New baseline design for Australian Navy’s Hunter-class frigate established

The year-long System Definition Review (SDR), involving work by BAE Systems’ engineering teams in Australia and the UK, has established a new baseline design for the Royal Australian Navy’s (RAN) Hunter-class frigate program.

BAE Systems

As explained, the SDR is the second major evaluation of the ship’s design and demonstrates how it accommodates the range of capabilities required by the Australian Government. These capabilities include the Aegis and Australian Interface Combat Management Systems, the CEAFAR2 phased array radar and integration of the Seahawk Romeo Maritime Combat Helicopter. 

Photo by: BAE Systems

These changes introduce significant combat system capability, ready to meet the RAN’s needs, BAE Systems noted.

“In complex naval shipbuilding terms, a successful Systems Definition Review means that you’ve successfully established a Functional Baseline from which you can further develop and integrate the design against the Mission System Specification set by the Customer – and we’ve done just that,” BAE Systems Maritime Australia Managing Director, Craig Lockhart said.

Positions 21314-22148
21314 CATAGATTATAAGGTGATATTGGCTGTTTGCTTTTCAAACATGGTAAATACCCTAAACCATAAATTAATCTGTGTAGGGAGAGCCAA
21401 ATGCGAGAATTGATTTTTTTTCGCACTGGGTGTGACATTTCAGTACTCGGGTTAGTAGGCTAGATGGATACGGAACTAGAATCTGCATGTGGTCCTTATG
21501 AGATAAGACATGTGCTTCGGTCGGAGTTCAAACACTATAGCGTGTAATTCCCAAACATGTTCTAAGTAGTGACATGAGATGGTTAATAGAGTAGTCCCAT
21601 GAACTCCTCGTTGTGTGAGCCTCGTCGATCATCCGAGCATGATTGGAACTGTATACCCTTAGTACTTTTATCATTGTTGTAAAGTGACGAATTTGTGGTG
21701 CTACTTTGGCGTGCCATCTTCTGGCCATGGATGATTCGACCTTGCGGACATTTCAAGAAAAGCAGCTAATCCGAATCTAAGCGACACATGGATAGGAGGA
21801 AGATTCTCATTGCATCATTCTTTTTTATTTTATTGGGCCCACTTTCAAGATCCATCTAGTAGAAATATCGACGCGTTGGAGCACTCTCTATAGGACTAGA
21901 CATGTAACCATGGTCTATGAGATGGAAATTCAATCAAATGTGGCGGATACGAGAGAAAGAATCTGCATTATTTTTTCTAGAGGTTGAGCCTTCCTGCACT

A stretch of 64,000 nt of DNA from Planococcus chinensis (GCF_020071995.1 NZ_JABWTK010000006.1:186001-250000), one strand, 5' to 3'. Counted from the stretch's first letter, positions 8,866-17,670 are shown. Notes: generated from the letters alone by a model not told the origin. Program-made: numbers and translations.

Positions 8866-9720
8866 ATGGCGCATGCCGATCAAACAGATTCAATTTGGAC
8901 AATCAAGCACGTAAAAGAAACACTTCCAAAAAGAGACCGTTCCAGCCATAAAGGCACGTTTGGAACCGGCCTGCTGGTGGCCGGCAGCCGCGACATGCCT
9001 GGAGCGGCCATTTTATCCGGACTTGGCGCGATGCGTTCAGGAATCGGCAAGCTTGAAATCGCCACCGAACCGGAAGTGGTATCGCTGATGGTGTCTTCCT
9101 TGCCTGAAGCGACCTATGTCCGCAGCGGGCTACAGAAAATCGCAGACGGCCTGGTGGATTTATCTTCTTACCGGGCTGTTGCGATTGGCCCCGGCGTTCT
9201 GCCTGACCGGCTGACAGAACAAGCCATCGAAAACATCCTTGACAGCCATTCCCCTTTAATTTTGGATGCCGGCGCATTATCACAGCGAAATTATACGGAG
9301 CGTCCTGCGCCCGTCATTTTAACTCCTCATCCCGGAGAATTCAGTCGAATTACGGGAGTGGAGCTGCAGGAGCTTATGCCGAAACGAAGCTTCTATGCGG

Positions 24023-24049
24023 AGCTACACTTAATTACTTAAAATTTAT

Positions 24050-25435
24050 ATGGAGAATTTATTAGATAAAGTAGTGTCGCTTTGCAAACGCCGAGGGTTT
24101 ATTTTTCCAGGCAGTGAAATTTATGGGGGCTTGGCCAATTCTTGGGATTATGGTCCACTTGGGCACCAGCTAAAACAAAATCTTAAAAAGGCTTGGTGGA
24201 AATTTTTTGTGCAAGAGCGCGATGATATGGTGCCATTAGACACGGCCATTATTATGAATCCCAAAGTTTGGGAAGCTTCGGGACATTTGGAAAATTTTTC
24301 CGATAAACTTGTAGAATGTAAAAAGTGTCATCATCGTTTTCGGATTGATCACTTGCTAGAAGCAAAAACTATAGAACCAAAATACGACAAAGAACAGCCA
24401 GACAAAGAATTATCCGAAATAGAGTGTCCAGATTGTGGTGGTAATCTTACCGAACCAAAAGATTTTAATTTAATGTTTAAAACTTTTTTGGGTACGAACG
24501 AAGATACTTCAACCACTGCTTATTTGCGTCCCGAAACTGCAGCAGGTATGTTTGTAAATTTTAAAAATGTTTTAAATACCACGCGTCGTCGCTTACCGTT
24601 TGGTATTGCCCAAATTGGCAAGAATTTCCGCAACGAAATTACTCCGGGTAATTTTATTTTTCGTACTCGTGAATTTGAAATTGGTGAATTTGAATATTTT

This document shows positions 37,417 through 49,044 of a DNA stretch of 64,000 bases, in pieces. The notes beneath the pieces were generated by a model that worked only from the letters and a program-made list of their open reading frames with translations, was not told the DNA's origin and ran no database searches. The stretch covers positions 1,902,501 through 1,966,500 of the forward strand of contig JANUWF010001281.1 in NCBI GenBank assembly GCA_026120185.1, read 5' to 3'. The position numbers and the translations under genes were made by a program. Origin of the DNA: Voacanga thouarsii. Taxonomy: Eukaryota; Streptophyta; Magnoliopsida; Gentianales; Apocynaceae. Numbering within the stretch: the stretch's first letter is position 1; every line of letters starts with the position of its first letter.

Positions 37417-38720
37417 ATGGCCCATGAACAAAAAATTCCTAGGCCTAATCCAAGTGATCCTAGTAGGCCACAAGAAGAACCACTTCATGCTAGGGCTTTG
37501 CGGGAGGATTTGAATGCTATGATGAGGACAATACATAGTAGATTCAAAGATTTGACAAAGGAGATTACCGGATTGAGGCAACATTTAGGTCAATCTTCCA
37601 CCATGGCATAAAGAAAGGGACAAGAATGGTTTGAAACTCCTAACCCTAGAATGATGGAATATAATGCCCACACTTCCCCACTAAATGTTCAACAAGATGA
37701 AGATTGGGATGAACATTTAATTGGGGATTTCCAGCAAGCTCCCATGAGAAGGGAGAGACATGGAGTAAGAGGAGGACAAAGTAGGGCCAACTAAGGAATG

“It’s taken a lot of hard work and engineering ingenuity to get us to the point where, together with the Royal Australian Navy, we can objectively look at our design and where it sits relative to requirements.”

After closing out the actions identified in this review, the Hunter-class frigate program will progress to the next major engineering review, the Preliminary Design Review, which is a technical assessment that ensures the design is operationally effective, and detailed design and planning can commence.

Recently, BAE Systems transferred more than two million digital artefacts from the UK to Australia.

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The first prototyping unit has also recently been completed at the Osborne shipyard, underscoring the strong progress on the Hunter program.

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